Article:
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Folia Neuropathologica
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vol. 59
Original paper

Fasudil ameliorates cognitive deficits, oxidative stress and neuronal apoptosis via inhibiting ROCK/MAPK and activating Nrf2 signalling pathways in APP/PS1 mice

Wenyue Wei
1, 2, 3
Yuyin Wang
2, 3
Jing Zhang
2, 3
Qingfang Gu
Xiaoqin Liu
Lijuan Song
1, 2
Zhi Chai
1, 2, 3
Minfang Guo
Jiezhong Yu
1, 3, 4
Cungen Ma
1, 2, 3

Department of Neurology, First Affiliated Hospital, Shanxi Medical University, Taiyuan, P.R. China
2Research Center of Neurobiology, The Key Research Laboratory of Benefiting Qi for Acting Blood Circulation Method to Treat Multiple Sclerosis of State Administration of Traditional Chinese Medicine, Shanxi University of Chinese Medicine, Jinzhong 030619, P.R. China
Institute of Brain Science, Shanxi Key Laboratory of Inflammatory Neurodegenerative Diseases, Shanxi Datong University, Datong, P.R. China
Department of Neurology, Datong Fourth People’s Hospital, Datong, P.R. China
Folia Neuropathol 2021; 59 (1): 32-49
Online publish date: 2021/03/31
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Alzheimer’s disease (AD) is a common neurodegenerative disease, characterized by senile plaques (SP), neurofibrillary tangles (NFTs) and memory deficits as well as behavioural disability [7]. According to the World Alzheimer Report 2016, an estimated 46.8 million individuals suffered from AD-related dementia worldwide and this figure may be forecasted to reach 131.5 million by 2050 [26]. With the coming of world population aging, AD, one disease closely related to aging, has become a serious health and economic burden in the society.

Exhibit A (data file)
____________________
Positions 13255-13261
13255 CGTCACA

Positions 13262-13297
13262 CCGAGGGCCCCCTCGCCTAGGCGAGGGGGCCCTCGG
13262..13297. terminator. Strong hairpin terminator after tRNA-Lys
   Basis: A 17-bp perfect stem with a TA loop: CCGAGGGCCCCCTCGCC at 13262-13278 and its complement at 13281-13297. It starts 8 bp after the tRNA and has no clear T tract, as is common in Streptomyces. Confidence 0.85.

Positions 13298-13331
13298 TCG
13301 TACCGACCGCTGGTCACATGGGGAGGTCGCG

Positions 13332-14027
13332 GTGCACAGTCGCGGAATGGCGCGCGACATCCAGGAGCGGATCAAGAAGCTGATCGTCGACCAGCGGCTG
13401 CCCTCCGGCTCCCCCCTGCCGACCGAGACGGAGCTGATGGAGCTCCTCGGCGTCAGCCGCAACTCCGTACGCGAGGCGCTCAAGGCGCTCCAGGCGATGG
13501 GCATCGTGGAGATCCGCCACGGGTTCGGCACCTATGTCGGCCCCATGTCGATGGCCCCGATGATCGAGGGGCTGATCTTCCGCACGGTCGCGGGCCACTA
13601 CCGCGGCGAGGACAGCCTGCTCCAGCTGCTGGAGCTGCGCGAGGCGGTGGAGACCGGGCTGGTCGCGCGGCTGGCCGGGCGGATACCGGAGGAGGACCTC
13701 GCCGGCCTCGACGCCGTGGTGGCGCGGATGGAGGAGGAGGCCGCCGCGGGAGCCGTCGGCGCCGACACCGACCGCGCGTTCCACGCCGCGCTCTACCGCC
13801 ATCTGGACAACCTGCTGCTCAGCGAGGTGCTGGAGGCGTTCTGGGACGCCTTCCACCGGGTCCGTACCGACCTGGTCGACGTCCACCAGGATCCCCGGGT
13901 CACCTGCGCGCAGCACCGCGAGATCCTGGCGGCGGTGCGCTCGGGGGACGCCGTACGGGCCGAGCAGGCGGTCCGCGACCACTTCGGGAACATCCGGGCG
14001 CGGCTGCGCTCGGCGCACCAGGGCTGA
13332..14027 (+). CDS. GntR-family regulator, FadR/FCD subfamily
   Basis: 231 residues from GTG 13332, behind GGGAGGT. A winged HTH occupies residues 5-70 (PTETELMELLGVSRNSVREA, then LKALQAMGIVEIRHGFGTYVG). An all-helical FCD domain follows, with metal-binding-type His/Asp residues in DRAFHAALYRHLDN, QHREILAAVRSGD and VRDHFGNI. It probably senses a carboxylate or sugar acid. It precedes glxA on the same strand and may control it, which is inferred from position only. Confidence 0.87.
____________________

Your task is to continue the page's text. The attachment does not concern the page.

Several decades of relevant observations have proved that various pathological changes have occurred during the progression of AD including oxidative stress, mitochondria dysfunction, and neuronal apoptosis, which are likely to have the prominent roles contributing the pathogenesis of AD [17]. Even today, some symptomatic treatments have been taken the clinically, but there is still no effective etiological therapy available [35]. Oxidative stress, as a characteristic of the aging progress, occurs when the level of oxidation exceeds endogenous antioxidant defence, and causes irreversible alternations to biomacromolecule. It is well known that oxidative stress plays a crucial role in pathogenesis of AD on account of its close correlation with the disease severity [27]. Additionally, brain is the most vulnerable region because of its high oxygen consumption and the relatively weak antioxidant system [9]. Particularly, hippocampus, a vital memory centre, would probably be the first brain area with cell death occurring in AD affected by the oxidative damage [25]. These studies provide a novel approach to attenuate neuronal apoptosis and slow down the course of AD by inhibiting oxidative stress response [18]. The neural apoptosis in AD is regulated by various signalling pathways. Primarily, the important serine-threonine Rho-associated protein kinase (ROCK) participates in the regulation of various cellular activities, including proliferation, adherence, contraction, secretion, and apoptosis. ROCK contains two isoforms, ROCK1 and ROCK2, and they share quite high homology. ROCK1 is expressed mainly in the non-neuronal tissue, while the expression of ROCK2 is mainly found in the nervous system [24]. There is considerable evidence indicating that ROCK2 overexpression contributes to the development and progression of neurodegenerative diseases, such as multiple sclerosis (MS), Parkinson’s disease (PD), and AD [6]. Thus, inhibiting ROCK2 would be a novel therapeutic approach against neurological disorders [28]. Next, the mitogen-activated protein kinase (MAPK) is another kind of serine-threonine kinase that generally exists in eukaryotic cells, and accumulating studies have shown that MAPK pathway activation is closely related with the physiological and pathological process of cells [1]. MAPK is mainly composed of p38 MAPK, c-Jun N-terminal kinase (JNK), and extracellular regulated protein kinases (ERK) [21]. Furthermore, insufficient activation of nuclear factor-erythroid 2 p45-related factor 2 (Nrf2) in the nuclei has also been closely related to chronic neurological disorders such as AD [11]. Nrf2 is the most important redox-regulated transcription factor that plays a pivotal role in anti-oxidative stress via modulating the expression of a battery of endogenous redox-regulated enzymes such as hemeoxygenase-1 (HO-1), NAD(P)H: quinone oxidoreductase 1 (NQO1), and superoxide dismutase (SOD) [2].